Ruling reaffirms QExA program
The state has won another round in court involving its Quest Expanded Access health care program.
Last week the Hawaii Coalition for Health lost its appeal at the U.S. 9th Circuit Court of Appeals of a dismissal of a lawsuit that sought to stop the implementation of Quest Expanded Access, or QExA.
The lawsuit — which was filed by the coalition, a doctor and health care provider group — sought among other things to block the award of QExA to two Mainland health plans because it claimed the state did not have adequate assurances about the plans' ability to deliver services.
"The Ninth Circuit Court of Appeals has affirmed the decision of Judge (J. Michael) Seabright dismissing the claims brought by the Hawaii Coalition for Health in the second of the three federal court cases that were filed to stop the QExA program," state Department of Human Services Director Lillian Koller said in an e-mail statement.
"The Court issued its decision without oral argument."
The ruling was a setback for opponents who fought the award of the $1.5 billion in contracts to units of UnitedHealth Group Inc. and WellCare Health Plans Inc. Another case filed by AlohaCare, a Hawai'i health plan that sought the contracts, was also dismissed by courts.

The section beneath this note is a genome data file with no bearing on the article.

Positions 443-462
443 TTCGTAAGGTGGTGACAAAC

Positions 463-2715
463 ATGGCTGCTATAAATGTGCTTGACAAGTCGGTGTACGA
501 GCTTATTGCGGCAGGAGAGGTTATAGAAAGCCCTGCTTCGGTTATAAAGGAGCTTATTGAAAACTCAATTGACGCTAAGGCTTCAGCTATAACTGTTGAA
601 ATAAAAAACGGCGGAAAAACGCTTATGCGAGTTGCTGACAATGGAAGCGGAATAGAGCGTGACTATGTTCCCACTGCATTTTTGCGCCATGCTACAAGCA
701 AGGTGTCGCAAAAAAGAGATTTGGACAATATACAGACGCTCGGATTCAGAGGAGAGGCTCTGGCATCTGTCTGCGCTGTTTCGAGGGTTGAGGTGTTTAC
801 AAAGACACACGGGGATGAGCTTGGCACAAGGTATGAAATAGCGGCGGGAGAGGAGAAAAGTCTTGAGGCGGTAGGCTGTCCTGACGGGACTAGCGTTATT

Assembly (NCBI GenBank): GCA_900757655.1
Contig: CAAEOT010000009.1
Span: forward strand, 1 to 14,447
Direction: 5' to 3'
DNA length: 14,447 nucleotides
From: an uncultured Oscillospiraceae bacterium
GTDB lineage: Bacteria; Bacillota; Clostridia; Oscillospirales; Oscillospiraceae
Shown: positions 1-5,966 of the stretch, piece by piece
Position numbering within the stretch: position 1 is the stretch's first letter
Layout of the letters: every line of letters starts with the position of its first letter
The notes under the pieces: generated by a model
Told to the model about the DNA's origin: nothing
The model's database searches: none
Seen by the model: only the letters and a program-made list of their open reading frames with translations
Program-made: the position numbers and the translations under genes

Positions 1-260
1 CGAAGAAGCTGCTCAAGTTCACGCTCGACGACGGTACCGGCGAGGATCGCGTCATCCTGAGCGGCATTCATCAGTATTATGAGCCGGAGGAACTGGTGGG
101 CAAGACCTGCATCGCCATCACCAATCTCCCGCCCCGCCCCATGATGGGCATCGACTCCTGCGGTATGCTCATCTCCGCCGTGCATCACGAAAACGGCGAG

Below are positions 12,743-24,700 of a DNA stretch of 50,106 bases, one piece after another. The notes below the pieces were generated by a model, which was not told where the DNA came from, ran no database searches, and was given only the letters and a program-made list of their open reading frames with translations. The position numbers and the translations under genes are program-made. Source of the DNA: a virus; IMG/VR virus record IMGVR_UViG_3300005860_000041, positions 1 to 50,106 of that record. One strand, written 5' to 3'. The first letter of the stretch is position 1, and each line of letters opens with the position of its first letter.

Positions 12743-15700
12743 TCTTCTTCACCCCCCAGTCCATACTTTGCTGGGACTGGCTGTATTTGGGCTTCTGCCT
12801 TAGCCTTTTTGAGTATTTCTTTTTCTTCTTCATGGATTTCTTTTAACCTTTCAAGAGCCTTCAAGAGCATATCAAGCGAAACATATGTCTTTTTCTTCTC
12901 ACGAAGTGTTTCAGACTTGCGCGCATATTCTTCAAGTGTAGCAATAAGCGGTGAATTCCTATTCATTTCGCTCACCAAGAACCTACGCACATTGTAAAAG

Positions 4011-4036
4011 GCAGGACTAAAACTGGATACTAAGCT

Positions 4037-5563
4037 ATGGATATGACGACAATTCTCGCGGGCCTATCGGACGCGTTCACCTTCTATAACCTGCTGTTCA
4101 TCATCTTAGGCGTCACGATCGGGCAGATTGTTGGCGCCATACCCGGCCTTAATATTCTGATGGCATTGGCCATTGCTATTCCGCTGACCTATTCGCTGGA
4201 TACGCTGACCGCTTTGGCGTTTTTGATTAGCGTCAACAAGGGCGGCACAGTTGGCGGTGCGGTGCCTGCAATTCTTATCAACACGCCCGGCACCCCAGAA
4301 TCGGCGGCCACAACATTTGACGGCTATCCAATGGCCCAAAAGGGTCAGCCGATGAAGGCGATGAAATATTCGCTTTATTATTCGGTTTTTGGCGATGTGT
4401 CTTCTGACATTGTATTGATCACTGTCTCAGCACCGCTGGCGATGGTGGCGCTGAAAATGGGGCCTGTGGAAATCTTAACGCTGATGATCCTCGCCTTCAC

The Health Coalition lawsuit was dismissed in August 2008 in U.S. District Court in Honolulu by Judge J. Michael Seabright, but later appealed to the 9th Circuit.
Rafael del Castillo, an attorney representing the coalition, acknowledged the group had lost the ruling, but said a similar case filed by 11 patients involving the state's QExA program was proceeding toward trial in U.S. District Court.
He said some patients are still not receiving care they were entitled to under the program.
QExA involves Medicaid coverage for more than 37,000 aged, blind and disabled people who were transfered into a managed-care program after receiving treatment on a fee-for-service basis.